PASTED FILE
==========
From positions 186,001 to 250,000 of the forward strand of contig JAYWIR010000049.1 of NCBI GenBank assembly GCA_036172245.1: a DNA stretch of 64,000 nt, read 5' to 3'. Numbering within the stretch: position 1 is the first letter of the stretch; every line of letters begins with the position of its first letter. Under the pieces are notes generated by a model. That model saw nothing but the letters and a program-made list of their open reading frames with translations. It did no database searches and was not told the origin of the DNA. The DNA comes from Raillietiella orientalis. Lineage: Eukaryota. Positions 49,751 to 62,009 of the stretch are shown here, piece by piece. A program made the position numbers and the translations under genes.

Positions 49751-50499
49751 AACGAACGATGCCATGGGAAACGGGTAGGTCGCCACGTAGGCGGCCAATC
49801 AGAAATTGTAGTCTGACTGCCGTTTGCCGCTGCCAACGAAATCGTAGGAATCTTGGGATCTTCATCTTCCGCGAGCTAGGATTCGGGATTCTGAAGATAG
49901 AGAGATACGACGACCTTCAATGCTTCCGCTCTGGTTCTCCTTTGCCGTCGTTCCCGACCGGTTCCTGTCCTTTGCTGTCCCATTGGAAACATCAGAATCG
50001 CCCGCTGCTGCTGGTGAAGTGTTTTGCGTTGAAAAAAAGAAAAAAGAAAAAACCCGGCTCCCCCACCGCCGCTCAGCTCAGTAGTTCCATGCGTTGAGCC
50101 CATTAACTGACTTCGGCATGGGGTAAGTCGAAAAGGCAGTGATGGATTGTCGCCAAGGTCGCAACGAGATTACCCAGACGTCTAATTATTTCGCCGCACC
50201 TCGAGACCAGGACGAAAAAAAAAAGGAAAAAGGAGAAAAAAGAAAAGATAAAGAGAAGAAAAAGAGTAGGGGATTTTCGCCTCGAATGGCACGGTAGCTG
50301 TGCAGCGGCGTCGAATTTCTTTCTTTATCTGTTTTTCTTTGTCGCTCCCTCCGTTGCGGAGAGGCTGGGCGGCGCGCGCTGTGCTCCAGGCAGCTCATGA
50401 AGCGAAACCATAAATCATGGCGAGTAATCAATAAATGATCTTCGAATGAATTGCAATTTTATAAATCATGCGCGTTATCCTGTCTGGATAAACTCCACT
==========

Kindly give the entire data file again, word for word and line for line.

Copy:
From positions 186,001 to 250,000 of the forward strand of contig JAYWIR010000049.1 of NCBI GenBank assembly GCA_036172245.1: a DNA stretch of 64,000 nt, read 5' to 3'. Numbering within the stretch: position 1 is the first letter of the stretch; every line of letters begins with the position of its first letter. Under the pieces are notes generated by a model. That model saw nothing but the letters and a program-made list of their open reading frames with translations. It did no database searches and was not told the origin of the DNA. The DNA comes from Raillietiella orientalis. Lineage: Eukaryota. Positions 49,751 to 62,009 of the stretch are shown here, piece by piece. A program made the position numbers and the translations under genes.

Positions 49751-50499
49751 AACGAACGATGCCATGGGAAACGGGTAGGTCGCCACGTAGGCGGCCAATC
49801 AGAAATTGTAGTCTGACTGCCGTTTGCCGCTGCCAACGAAATCGTAGGAATCTTGGGATCTTCATCTTCCGCGAGCTAGGATTCGGGATTCTGAAGATAG
49901 AGAGATACGACGACCTTCAATGCTTCCGCTCTGGTTCTCCTTTGCCGTCGTTCCCGACCGGTTCCTGTCCTTTGCTGTCCCATTGGAAACATCAGAATCG
50001 CCCGCTGCTGCTGGTGAAGTGTTTTGCGTTGAAAAAAAGAAAAAAGAAAAAACCCGGCTCCCCCACCGCCGCTCAGCTCAGTAGTTCCATGCGTTGAGCC
50101 CATTAACTGACTTCGGCATGGGGTAAGTCGAAAAGGCAGTGATGGATTGTCGCCAAGGTCGCAACGAGATTACCCAGACGTCTAATTATTTCGCCGCACC
50201 TCGAGACCAGGACGAAAAAAAAAAGGAAAAAGGAGAAAAAAGAAAAGATAAAGAGAAGAAAAAGAGTAGGGGATTTTCGCCTCGAATGGCACGGTAGCTG
50301 TGCAGCGGCGTCGAATTTCTTTCTTTATCTGTTTTTCTTTGTCGCTCCCTCCGTTGCGGAGAGGCTGGGCGGCGCGCGCTGTGCTCCAGGCAGCTCATGA
50401 AGCGAAACCATAAATCATGGCGAGTAATCAATAAATGATCTTCGAATGAATTGCAATTTTATAAATCATGCGCGTTATCCTGTCTGGATAAACTCCACT